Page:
I hope this question makes sense although given my confusion it has come out as word vomit and not a pointed question. So sorry for that. 

How does commonsense psychological explanation (folk psychology) interface with the explanations of cognition and mental operations given by scientific psychology, cognitive science, cognitive neuroscience and the other levels in the explanatory hierarchy?

Does comparing neurons firing with beliefs/desires involve a type distinction that renders belief/desires irreducible to patterns of neuron activity? Is one a belief and the other a belief about a belief? Which is the map and which is the terriotory, or are both the map or both the territory? I am entirely lost.

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Does comparing neurons firing with beliefs/desires involve a type distinction that renders belief/desires irreducible to patterns of neuron activity?

I don't think it does, but I do think that the difference in scale between a neuron firing and an entire belief forming makes the reduction very difficult, and possibly pointless. It's a bit like reducing the spray of water out of a garden hose to the movement of individual water molecules. It's very difficult, given that each water molecule's motion contributes only an infinitesimal amount to the movement of the water as whole. Furthermore, even if you could map particular interactions between water molecules to specific motions of water droplets or the water stream as a whole, would you learn anything new thereby? Would it help solve any of the problems you're interested in? A lot of the time, it's better to work at higher levels of abstraction.

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How folk psychology relates to the scientific picture of mind and world, was a perennial question of philosophy of mind, long before it was dubbed Bermúdez's "Interface Problem" (a name for it that I never heard before). Eliminativism (Dennett: folk psychology has nothing to do with reality), various identity theories (e.g. Armstrong: the mental states of folk psychology are all brain states with particular causal roles), the peculiar option of "anomalous monism" (Davidson: mental properties are real but have no systematic relationship to physical properties) are among the schools of thought.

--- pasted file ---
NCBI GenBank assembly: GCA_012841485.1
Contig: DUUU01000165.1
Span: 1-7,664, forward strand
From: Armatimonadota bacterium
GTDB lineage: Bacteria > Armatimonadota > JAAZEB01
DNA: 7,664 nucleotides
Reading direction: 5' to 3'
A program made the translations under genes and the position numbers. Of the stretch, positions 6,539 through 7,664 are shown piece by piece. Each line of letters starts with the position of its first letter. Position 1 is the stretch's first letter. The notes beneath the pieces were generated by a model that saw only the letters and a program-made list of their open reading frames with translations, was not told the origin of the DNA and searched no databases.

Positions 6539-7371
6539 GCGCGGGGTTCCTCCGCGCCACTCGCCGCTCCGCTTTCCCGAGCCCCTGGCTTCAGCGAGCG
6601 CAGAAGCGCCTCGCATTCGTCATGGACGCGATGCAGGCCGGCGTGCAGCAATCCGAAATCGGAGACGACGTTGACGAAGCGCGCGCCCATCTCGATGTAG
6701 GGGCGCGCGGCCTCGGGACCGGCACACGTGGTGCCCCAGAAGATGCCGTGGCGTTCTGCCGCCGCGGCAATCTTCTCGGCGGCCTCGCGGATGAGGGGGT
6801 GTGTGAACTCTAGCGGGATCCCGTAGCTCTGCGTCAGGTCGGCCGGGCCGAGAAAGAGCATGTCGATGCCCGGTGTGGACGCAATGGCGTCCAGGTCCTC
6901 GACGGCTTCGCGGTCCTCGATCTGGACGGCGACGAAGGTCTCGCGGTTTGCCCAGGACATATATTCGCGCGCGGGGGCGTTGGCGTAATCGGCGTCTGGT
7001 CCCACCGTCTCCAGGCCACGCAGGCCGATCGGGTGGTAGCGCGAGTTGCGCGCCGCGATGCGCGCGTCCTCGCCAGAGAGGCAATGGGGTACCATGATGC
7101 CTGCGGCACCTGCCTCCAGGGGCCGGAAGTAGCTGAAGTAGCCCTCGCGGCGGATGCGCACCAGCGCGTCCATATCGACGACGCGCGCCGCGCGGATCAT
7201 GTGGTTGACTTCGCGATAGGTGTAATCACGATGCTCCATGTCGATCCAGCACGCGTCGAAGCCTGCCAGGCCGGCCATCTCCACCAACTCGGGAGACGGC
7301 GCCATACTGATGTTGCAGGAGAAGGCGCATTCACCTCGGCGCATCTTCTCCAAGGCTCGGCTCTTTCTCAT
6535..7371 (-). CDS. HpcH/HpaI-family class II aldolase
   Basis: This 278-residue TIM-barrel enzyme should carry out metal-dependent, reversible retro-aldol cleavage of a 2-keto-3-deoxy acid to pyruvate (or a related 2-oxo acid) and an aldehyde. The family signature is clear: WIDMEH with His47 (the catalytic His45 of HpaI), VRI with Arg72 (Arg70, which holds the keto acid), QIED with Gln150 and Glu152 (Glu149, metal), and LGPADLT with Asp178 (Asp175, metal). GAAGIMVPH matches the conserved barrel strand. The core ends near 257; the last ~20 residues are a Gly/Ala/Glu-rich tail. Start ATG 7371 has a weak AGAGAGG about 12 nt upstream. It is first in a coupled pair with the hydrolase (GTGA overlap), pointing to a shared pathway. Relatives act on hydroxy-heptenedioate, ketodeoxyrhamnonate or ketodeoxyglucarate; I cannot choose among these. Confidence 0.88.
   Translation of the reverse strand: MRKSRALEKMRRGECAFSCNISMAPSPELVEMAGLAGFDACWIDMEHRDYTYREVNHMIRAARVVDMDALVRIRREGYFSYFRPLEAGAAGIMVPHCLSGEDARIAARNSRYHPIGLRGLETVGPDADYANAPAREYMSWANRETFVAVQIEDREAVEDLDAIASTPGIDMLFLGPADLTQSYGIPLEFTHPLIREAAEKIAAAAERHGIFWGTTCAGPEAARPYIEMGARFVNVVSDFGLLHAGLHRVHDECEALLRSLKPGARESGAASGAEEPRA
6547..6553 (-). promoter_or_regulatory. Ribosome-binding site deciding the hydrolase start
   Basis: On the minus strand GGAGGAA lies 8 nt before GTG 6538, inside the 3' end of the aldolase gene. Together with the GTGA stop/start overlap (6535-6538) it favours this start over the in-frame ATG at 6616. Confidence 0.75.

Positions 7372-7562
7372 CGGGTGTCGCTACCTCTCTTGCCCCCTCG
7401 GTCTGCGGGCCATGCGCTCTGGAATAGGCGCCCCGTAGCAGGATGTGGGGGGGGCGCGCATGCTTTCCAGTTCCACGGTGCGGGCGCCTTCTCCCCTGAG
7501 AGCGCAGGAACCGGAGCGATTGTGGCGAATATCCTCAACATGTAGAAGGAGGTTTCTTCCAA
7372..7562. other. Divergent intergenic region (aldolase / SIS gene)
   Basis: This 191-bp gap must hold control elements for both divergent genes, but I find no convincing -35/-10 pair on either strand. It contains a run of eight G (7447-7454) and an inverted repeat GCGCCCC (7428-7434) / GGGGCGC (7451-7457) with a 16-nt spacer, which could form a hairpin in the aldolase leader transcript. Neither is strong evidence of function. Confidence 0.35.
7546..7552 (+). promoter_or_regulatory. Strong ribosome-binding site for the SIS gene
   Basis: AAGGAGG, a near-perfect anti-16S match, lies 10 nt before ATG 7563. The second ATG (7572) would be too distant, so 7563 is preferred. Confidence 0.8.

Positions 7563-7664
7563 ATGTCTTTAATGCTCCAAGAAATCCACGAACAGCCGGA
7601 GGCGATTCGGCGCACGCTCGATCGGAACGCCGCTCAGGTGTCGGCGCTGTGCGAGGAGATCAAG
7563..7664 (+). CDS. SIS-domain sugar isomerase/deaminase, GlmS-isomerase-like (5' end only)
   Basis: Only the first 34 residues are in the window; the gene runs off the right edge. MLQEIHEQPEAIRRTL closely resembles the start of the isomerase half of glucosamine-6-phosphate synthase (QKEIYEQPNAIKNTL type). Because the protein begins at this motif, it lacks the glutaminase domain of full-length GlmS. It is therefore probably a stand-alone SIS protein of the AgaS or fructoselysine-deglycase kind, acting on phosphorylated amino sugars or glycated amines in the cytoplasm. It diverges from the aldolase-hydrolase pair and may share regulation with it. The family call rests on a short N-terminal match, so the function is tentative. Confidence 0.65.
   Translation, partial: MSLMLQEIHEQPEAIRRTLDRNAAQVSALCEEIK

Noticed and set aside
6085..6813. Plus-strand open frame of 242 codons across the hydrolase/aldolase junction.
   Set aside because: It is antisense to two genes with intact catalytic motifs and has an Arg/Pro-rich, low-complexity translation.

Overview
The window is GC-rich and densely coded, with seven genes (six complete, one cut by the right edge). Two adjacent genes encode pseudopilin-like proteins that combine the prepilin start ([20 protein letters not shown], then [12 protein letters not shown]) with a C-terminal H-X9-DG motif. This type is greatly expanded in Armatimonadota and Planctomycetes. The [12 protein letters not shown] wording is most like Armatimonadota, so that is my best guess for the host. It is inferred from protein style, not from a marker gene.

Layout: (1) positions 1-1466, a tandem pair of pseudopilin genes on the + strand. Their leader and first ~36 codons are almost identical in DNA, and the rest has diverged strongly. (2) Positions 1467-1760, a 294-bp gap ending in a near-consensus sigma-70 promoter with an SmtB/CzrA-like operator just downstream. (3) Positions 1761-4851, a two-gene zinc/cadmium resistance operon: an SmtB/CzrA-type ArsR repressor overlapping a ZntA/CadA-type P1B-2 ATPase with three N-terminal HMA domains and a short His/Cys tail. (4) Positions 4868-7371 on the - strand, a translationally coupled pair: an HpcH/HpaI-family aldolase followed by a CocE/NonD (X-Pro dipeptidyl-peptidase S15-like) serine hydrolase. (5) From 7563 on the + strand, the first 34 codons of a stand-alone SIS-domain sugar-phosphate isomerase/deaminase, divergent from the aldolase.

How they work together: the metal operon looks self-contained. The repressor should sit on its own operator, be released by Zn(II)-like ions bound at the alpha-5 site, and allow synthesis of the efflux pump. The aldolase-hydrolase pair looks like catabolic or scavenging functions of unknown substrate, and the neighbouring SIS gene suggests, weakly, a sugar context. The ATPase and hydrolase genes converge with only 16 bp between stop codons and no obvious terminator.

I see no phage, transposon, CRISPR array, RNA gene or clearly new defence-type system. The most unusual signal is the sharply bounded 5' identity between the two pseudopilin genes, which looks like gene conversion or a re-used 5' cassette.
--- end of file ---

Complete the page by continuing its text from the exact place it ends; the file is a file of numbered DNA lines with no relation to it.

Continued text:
As far as I can tell, Less Wrong doesn't have an official answer to this question. There has been much more perplexity here about qualia, than about intentionality. Regarding intentionality, the implicit school of thought here might be functionalism with compositionality, i.e. brain states are combinations of semantic parts that get their meanings from their causal roles; with the details of this being a contingent computational technicality. This is a philosophy made to apply to computer programs as well as to living brains. 

Personally I have argued, on the grounds of realism regarding consciousness, that ordinary computational theories of mind are not viable for conscious minds, because, from a physical perspective, neural computations are based on virtual state machines that are ontologically a little fuzzy, and the individual consciousness is objectively distinct. So I have posited that the self corresponds to something like a large entangled tensor factor in the ultimate quantum-gravitational ontology of the brain, but with the understanding that this mathematical description is a little hollow, and that its true ontology would be more like something out of transcendental phenomenology... 

A long time ago I argued this here, calling it a non-naturalistic quantum monadology, but didn't get many takers. I mention it now because you did ask, and I expect that the truth must be more like that, than like the simpler answers you'll get from existing theories.